Angela O’Byrne was quoted as saying, “It is pretty common when looking for a zoning change to get some opposition from folks, but they are going to love it when it’s done, I do believe that.”  According to DeBacher, “The argument is that the Lower Ninth Ward has to take what it can get. We believe that we deserve—as any community deserves—good development, not just any development.” The neighborhood prevailed. There was so much opposition to the initial plan that the towers heights were reduced to seven stories. But there were other concerns that were ignored.

  • The neighborhood’s concerns about the blatant disregard for architectural compatibility were ignored.
  • Concerns of having only rental units were ignored.  
  • The history of the area, a neighborhood with one of the highest numbers of black homeowners in the country before the levees failed, was ignored.
  • Traffic concerns for the area, which is constrained by the Mississippi River, the Industrial Canal and Jackson Barracks, were ignored. 

The residents were told a three-phase plan to redevelop the site, bounded by the Mississippi River, Deslonde, Reynes, and Burgundy Streets, was in the works. There was interest and hope. But concern still reigned. 

So Perez hired a marketing and advertising firm, Velocity Agency, to create a campaign to change minds.  A “Revive Lower 9” social media campaign was started and signs went up.  Residents and groups opposing the plan were told they were against development.  The agency canvassed the area asking people to sign a petition supporting the project; but some of those signatures are questionable. 

The Holy Cross District, because of its history, is on the National Register of Historic Places. According to Abandoned Southeast, Holy Cross School was founded in1849, when the Archbishop of New Orleans invited five brothers from the Congregation of Holy Cross to New Orleans to assume responsibility for operating St. Mary’s Orphanage. In 1859, the Reynes Plantation was purchased by the Congregation. And in 1879, the orphanage became St. Isidore’s College, a boarding and day school, and predecessor to Holy Cross School.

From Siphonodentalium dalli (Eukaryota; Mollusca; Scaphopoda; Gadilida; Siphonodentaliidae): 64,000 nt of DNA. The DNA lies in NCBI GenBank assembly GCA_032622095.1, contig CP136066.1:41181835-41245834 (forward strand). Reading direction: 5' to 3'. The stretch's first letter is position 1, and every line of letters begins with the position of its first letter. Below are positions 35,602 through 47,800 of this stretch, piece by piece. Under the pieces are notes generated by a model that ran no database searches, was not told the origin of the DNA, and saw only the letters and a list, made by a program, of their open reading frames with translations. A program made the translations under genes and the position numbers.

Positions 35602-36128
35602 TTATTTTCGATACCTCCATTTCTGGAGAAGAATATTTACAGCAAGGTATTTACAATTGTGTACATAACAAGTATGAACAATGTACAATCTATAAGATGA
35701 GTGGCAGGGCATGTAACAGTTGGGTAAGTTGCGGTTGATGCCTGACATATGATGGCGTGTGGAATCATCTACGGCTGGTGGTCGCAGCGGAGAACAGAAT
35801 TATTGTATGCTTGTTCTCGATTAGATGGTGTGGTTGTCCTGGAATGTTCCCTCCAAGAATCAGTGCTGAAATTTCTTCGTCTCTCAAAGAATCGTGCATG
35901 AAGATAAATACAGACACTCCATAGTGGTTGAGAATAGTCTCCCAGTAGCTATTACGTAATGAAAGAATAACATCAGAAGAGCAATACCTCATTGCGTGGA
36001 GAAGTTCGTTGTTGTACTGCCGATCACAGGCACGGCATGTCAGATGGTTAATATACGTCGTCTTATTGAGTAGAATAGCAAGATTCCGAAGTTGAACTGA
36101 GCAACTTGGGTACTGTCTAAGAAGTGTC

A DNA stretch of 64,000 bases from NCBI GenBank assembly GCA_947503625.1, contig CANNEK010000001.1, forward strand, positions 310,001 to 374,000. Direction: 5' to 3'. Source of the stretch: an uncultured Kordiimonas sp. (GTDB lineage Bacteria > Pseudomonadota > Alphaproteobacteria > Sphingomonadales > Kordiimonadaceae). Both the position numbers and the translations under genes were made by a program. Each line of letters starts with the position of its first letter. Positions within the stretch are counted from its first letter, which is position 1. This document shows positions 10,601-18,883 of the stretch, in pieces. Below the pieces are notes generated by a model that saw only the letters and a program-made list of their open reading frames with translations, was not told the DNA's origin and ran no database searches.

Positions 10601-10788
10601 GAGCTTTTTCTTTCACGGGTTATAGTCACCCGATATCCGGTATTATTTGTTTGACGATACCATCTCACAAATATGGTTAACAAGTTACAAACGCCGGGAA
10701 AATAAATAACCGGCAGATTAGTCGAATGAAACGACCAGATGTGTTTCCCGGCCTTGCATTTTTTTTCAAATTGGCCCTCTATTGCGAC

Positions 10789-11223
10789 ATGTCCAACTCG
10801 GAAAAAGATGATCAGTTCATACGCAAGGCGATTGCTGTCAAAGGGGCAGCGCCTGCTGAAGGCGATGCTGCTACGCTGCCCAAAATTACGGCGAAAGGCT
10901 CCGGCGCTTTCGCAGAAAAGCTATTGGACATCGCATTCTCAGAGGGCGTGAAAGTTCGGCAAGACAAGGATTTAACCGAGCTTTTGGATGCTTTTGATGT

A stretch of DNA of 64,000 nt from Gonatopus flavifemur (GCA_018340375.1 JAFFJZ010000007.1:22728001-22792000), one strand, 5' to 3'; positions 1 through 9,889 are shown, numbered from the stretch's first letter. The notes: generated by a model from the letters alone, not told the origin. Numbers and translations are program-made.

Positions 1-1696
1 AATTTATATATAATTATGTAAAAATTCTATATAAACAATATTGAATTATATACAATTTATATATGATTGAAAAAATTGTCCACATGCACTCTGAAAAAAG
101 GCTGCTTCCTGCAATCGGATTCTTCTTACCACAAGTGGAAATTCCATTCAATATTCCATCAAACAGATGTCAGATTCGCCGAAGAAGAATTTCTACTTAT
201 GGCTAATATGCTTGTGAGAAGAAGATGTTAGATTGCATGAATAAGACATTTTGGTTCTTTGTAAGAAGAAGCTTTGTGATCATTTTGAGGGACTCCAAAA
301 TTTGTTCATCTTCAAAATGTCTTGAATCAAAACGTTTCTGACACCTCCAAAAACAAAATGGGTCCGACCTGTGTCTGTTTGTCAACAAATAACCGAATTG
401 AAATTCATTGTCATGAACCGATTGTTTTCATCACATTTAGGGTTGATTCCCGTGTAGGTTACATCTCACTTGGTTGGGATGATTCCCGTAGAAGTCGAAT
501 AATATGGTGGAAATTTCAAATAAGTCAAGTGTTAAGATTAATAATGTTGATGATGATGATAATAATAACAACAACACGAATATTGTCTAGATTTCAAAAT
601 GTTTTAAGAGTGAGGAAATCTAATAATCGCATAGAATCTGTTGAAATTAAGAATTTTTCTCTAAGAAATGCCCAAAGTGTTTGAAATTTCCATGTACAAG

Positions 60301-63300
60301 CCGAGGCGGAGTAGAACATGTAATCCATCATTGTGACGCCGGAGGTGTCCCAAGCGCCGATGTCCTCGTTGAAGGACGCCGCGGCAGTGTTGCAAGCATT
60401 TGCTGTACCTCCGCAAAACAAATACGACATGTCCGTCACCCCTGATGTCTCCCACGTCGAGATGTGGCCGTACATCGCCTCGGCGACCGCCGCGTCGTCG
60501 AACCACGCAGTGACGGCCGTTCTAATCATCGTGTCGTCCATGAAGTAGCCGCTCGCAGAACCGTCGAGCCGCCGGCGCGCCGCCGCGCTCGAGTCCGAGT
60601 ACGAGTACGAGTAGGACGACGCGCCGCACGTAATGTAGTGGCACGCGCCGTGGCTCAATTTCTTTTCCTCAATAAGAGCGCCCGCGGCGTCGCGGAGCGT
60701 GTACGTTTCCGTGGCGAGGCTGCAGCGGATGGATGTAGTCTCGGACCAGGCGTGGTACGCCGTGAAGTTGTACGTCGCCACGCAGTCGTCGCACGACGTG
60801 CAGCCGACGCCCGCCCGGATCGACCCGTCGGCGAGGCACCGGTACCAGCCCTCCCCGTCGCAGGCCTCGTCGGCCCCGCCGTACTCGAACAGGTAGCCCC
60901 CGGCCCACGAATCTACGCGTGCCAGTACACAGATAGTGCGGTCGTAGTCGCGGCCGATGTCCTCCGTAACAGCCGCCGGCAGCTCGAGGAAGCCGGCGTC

Given its history, concerns continue to be expressed about the status of the building. Requests have been made, repeatedly, to tarp the roof.  In response, residents have been told that the building is structurally sound, and the roof is fine.  Ironically, Perez has denied the association’s request to walk through the building, citing safety issues.  In March of 2019, Angela O’Byrne, told the City Council that she was concerned about the deteriorating condition of the 1896 masonry school. 

On June 12 of this year, Ms. O’Byrne sent an email to the neighborhood association. It said:

“Thank you all at HCNA for continuing to care so much about this project, and about your neighborhood in general. Every neighborhood needs folks like you watching out for its best interests. I know that your care and concern will translate to a better quality of life for the residents who will one day occupy the buildings we are hoping to build and the one we are hoping to renovate.”  

However, in a conference call, HCNA was told by representatives from Perez and MACO that this project has been a burden; and it costs a lot to tarp the roof and maintain the building. Meanwhile the building deteriorates. It seems as if the owners factored this in as just the cost of doing business in New Orleans. It’s cheaper to let it fall down than keep their word. 

Calvin Alexander is president of the Holy Cross Neighborhood Association. Linda Marchand is vice president.The Holy Cross Neighborhood Association was formed in 1981 with the mission of making our Lower 9th Ward community the best place in the city to live and raise a family.

The Opinion section is a community forum. Views expressed are not necessarily those of The Lens or its staff. To propose an idea for a column, contact Opinion Editor Amy Stelly at